Businesses are held accountable on social media. As such, all of us should be looking for ways to leverage the power of mobile, social, and the internet to gain feedback from our consistence (our team members and customers). Additionally, we should encourage and engage public discussions of our performance. In essence Barry’s idea, which he is applying to the political arena, suggests that solicitation of feedback from consumers (in his case political constituents) benefits the decision-making of those who serve them. Furthermore, transparency on performance, makes businesses (in his case politicians) more accountable and better able to meet the important needs of those who rely upon them. How effectively are you using technology to inquire of your customers and report your performance?
Oh by the way, who are you hanging around with…do they inspire you? Would they say the same about you?
This blog is about relevant messaging throughout the journey your customers have with your brand. Although I will use Pope Francis as an example, I am not opining about the Catholic church, the popularity of the Pope, or even Christianity in general. I’ll leave all that to the theologians.
Much of a customer’s journey with a brand depends on the words and images that they encounter in marketing, shopping, and post-sale. All to often, the words chosen by brand representatives are crafted in haste without careful consideration of the audience to which they are intended. Therein comes Pope Francis!
When speaking to an audience of 70,000 at a “teens only” event, Pope Francis made a statement that was both startling and brilliantly crafted. In a sermon that contrasted the power of technology with the power of religion, he noted:
“Your happiness has no price. It cannot be bought or sold. It is not an application you can download on a mobile phone. Even the latest version can not help you to grow free in love.”
Holding a iPhone as a visual cue. Pope Francis went on to suggest that life without Jesus is like a smartphone with no bars.
One additional culminating image from the journey for some in the audience was a selfie with the Pope.
Again side-stepping the religious overtones of the message, there is much to be learned from the willingness of a messenger to position his words and imagery to the benefit of the audience. This 79-year-old head of state and head of the Roman Catholic church effectively connected with an audience of teenagers through a message designed for them, not designed for him.
So, here are some question for you:
Who are your key customer segments?
What images, lifestyle elements, and references are relevant to them?
How can you authentically weave those images and messages throughout the customer journey with your brand? (e.g pre-sale, throughout the sales cyle, and post-sale)
Is your brand voice in keeping with the ever-changing wants, needs, and desires of your audience?
Unlike our businesses, I suspect all Popes have and forever will draw massive crowds. However, much like us, there will be those Popes that will connect at a greater level than others. The strength of human connections (at the papacy and in our day to day life) depend upon our ability to understand our audiences and our humble willingness to craft consistent messages that serve them.
About 20 years ago I had a rather transformative experience while pursuing a hobby. I didn’t suspect that the class I was embarking upon would have such broad impact on my life.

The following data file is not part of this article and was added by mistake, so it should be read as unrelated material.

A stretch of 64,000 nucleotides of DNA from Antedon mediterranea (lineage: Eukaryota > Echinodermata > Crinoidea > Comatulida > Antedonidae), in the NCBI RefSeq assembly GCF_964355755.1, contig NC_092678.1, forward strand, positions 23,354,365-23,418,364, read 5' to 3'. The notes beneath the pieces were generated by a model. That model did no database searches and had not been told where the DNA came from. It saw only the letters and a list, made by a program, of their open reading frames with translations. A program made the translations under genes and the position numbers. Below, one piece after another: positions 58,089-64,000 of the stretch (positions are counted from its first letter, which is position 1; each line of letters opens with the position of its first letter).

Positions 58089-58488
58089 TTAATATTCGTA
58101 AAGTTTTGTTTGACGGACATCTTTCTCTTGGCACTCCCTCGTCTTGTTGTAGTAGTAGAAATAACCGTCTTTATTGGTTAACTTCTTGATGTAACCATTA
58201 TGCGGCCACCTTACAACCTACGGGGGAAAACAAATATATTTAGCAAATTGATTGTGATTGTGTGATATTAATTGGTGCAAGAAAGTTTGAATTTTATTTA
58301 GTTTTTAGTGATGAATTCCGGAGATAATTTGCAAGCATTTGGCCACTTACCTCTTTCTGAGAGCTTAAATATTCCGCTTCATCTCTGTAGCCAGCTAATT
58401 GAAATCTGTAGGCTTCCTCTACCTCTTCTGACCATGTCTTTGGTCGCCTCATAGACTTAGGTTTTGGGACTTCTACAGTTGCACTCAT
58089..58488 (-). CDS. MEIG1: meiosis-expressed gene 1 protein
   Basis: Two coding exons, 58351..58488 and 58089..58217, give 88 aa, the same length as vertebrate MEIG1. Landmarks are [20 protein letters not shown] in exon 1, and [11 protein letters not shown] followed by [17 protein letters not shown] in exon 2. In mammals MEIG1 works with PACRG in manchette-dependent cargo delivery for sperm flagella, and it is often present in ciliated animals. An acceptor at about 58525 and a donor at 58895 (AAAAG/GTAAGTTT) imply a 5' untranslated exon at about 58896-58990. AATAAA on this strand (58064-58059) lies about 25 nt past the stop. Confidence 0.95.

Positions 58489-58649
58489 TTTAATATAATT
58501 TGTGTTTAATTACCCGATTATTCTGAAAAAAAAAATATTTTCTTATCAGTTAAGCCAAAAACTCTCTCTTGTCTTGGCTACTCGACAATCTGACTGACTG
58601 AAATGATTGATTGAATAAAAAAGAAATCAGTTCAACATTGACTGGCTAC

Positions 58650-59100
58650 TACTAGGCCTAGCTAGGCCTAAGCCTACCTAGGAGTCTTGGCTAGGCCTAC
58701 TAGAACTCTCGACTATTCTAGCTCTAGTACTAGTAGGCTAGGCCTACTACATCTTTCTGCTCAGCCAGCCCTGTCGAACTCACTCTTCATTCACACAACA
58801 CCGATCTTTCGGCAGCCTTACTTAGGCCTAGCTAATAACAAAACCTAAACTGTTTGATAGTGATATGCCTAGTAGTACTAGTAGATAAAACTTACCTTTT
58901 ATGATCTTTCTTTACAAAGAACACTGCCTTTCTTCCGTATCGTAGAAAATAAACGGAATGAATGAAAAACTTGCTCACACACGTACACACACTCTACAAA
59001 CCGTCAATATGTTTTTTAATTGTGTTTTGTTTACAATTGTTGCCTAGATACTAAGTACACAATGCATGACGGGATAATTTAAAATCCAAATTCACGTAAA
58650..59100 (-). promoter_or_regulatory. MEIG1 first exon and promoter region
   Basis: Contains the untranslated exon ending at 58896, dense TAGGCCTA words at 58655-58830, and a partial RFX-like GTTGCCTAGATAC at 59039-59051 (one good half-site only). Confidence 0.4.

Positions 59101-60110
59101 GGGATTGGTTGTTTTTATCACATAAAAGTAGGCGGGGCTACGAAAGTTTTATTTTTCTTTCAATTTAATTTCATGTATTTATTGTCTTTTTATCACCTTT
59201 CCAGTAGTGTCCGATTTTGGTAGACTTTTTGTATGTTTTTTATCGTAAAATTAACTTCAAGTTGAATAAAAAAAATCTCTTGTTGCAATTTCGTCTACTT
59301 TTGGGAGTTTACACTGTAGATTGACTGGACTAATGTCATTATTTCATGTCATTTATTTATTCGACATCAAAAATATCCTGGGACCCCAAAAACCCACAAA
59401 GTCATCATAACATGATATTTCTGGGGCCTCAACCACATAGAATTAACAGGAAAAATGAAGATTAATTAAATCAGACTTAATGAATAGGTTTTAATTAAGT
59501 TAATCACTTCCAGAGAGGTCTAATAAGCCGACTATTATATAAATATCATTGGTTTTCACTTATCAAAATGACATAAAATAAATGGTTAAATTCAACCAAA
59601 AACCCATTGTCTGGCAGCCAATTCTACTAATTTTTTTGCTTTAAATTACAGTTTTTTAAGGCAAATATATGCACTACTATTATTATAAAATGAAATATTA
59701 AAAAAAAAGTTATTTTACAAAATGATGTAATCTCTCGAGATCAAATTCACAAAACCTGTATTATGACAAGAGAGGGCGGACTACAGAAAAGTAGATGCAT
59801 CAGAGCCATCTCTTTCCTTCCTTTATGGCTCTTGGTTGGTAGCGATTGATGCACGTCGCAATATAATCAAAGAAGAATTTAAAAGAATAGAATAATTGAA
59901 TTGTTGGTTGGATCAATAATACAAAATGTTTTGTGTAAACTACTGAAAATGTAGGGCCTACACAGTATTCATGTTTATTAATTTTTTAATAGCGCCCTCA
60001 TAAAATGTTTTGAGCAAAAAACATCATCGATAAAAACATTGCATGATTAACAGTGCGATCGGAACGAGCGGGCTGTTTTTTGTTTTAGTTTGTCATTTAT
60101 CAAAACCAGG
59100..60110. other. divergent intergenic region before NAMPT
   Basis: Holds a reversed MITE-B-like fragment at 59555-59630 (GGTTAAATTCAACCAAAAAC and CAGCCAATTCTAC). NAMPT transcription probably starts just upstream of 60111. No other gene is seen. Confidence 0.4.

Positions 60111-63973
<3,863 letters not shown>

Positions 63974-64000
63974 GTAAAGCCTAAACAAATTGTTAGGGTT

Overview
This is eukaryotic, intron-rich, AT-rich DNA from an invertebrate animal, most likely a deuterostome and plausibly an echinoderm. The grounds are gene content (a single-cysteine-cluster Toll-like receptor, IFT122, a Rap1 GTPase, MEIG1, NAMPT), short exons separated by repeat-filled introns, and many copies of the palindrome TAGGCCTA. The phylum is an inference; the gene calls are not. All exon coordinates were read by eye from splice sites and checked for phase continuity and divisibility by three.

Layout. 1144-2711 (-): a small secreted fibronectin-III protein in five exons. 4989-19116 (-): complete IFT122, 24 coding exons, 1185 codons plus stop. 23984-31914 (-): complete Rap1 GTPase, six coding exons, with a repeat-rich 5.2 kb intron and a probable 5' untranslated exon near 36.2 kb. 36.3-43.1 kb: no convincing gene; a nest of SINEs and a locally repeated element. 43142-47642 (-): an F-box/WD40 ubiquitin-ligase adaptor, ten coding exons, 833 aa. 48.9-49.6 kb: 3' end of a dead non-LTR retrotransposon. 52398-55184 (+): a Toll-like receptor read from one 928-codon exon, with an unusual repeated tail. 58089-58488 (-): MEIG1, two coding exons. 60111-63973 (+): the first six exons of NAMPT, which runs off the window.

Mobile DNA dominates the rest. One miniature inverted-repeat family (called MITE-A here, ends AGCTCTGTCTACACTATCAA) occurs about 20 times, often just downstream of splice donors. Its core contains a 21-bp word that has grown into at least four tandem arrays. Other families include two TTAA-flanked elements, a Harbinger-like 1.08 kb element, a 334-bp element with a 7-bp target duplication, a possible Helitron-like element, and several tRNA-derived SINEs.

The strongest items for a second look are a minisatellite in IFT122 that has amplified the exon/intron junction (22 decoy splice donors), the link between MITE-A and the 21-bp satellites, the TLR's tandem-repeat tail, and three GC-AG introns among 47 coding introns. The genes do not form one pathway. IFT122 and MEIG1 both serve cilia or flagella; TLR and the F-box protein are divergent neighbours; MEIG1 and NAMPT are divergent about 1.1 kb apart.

As a professional speaker, I envisioned possible stage benefits from learning improvisational comedy skills but I hadn’t appreciated the benefits that improv training would provide me in my role as a leader or as a consultant charged with helping organizations increase the quality of experiences they provided to their customers.
So in the hope that principles of improv might help you lead positive customer-focused changes, I thought I would outline a few improv tools over a series of blog posts. The first principle is “YES AND.”
Imagine you walk onto an empty stage and are expected to create a plausbile yet funny scene for an audience. Let’s assume you start by asking for a suggestion of a location and someone in the the audience yells out a “bowling alley.” Further imagine, you embrace that suggestion because it saves you from having to come up with your own starting place. In essence, you say “YES” to the suggestion AND begin to create the scene by lifting an imaginary bowling ball. Let’s further assume that another actor from your improv troupe enters the stage and says, “Hey Gus, I got 5 dollars that says you will blow this last frame and miss your perfect game.” You respond, “I’ll see your 5 dollar bill and raise you 10.” Great – your scene is taking shape! Think about what would happened if your response to your colleague was, “I am not Gus and what are you talking about a perfect game.”
YES AND is a powerful response to so many business situations where you might wish to inspire innovation or side-step false choices. For example, I am often asked if a client’s company should first improve their employee experience or their customer experience. My answer is often “YES AND lets look at how we can realistically and successfully make some progress on each.”
Senior leaders at companies like The Ritz-Carlton Hotel Company or Mercedes-Benz (the subjects of my books The New Gold Standard and Driven to Delight, respectively) have often cited the phrase “the answer is “YES” now what is the question?” As such, those leaders strive to say YES to team members and customers. Let’s assume a customer asks for something that can’t be provided at the Ritz-Carlton, service professionals (the ladies and gentlemen of the Ritz-Carlton) are discouraged from saying NO, while instead identifying what can be provided. In extraordinary service brands, YES AND becomes the default mindset!
So how will you answer this question? Will you seek to be a YES AND leader in a NO BUT world?
Hmmm, consider that question to be your first opportunity to demonstrate this important skill…